Boy Scouts and the Fight Against Manhood

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Thursday, October 12, 2017


Girls are now allowed in Boy Scouts. I’ll admit that with this specific little development and proceeding overblown controversy, I don’t much care. However, as it aligns with a larger trend in society, the denigration of manhood, I object.

Modern progressive ideologies see the stereotypical definition of manhood, an aggressively competitive body-builder chopping wood, and rightly cry foul. To suggest all men must fit this archetype is damaging to men and women. However, to suggest from this critique, the complete deconstruction of masculinity and femininity, the inclusion of all male and female spaces, will result in an even more destructive reality. Allow me a digression into my experience with boy scouts to expound my point.

When I was in Boy Scouts, I sat around a campfire with other boys my age and caring adults. It was here that I first expressed insecurities and other boys discussed their struggles at home. We learned to express and process our emotions with others and thereby learned to be stable men for our families and occupations in the future. That was manhood.

When I was in Boy Scouts, I was responsible for the preparation of at least one meal every single camp out. It was here that I first cut an onion and scrubbed the gristle off a pan. Now, a newly married man, I cook my wife dinner and clean the kitchen every night. That was manhood.

When I was in Boy Scouts, I had to spend 2 weeks as the leader of a backpacking trip with other adolescents from a class and social sphere far removed from my own. I learned to lead softly, avoiding anger and shaming, and commune with those different from me. Now as a teacher, I can lead a classroom full of diverse students, teaching them to interact respectfully across culture and language, bringing students into participation without severe punishment. This was manhood.

Most importantly, when I was in Boy Scouts, I spent time with my father. He walked with me, discussing my future, how to respect women, appreciate nature, feelings, and all manner of things. He scolded me when I bullied other boys and made sure I scrubbed the toilets before I played. This was manhood.

The concept of manhood is broken today. Too many men are emotionally removed, sexually focused, and career-driven. However, we cannot destroy the concept of manhood and still expect men to be good men. No, we must reclaim it for something more beautiful.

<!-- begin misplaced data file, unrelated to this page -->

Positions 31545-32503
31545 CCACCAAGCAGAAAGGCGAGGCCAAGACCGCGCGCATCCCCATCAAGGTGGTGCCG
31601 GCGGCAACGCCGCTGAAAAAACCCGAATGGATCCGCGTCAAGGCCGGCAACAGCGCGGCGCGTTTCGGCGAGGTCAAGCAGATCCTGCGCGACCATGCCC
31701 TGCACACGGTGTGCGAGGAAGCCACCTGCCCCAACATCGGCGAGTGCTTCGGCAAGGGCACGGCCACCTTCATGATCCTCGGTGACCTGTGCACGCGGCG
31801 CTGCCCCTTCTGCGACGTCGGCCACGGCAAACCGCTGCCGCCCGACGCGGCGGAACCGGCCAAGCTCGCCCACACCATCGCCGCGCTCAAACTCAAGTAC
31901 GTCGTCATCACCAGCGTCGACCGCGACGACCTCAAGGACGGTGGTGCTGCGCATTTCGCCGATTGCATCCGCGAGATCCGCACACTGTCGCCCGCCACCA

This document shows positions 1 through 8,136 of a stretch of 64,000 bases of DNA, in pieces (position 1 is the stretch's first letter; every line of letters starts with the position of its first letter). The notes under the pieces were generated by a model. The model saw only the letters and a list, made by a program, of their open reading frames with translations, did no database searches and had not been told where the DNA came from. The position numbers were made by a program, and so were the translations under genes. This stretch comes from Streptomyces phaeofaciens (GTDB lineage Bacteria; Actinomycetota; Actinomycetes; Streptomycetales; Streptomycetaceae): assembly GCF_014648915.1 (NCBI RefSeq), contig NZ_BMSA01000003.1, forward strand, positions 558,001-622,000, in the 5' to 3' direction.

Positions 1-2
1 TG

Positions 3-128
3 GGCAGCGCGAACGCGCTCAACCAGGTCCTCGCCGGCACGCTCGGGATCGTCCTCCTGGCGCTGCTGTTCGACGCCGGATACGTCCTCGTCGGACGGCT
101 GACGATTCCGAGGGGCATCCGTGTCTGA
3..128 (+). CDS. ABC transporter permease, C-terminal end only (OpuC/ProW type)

Boy Scouts are far more than tying knots and chopping wood. It is where boys learn to become men, the kind of men they should be. The kind of man who cleans the kitchen and supports his children.

Boy Scouts are one space where this can happen. For those with fathers, it gives them a context to teach these virtues. For those without, it gives them role models from whom to learn from. Allowing girls into Boy Scouts shows a weakening support for the desire to teach the virtues that young boys need to become good men.

CS Lewis wrote: “we make men without chests and expect from them virtue and enterprise. We laugh at honor and are shocked to find traitors in our midst.” Let us not fall victim to the same fault with manhood.

Alum of the University Wisconsin - Madison, Daniel studied English and Spanish as an undergraduate, later to receive a masters in education. He works as a teacher in a diverse school and hopes to show how conservatism presents a viable solution to the disparity and impoverishment that the left decries.

The views expressed in this article are the opinion of the author and do not necessarily reflect those of Lone Conservative staff.


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About Daniel Buck

Alum of the University Wisconsin - Madison, Daniel studied English and Spanish as an undergraduate, later to receive a masters in education. He works as a teacher in a diverse school and hopes to show how conservatism presents a viable solution to the disparity and impoverishment that the left decries.

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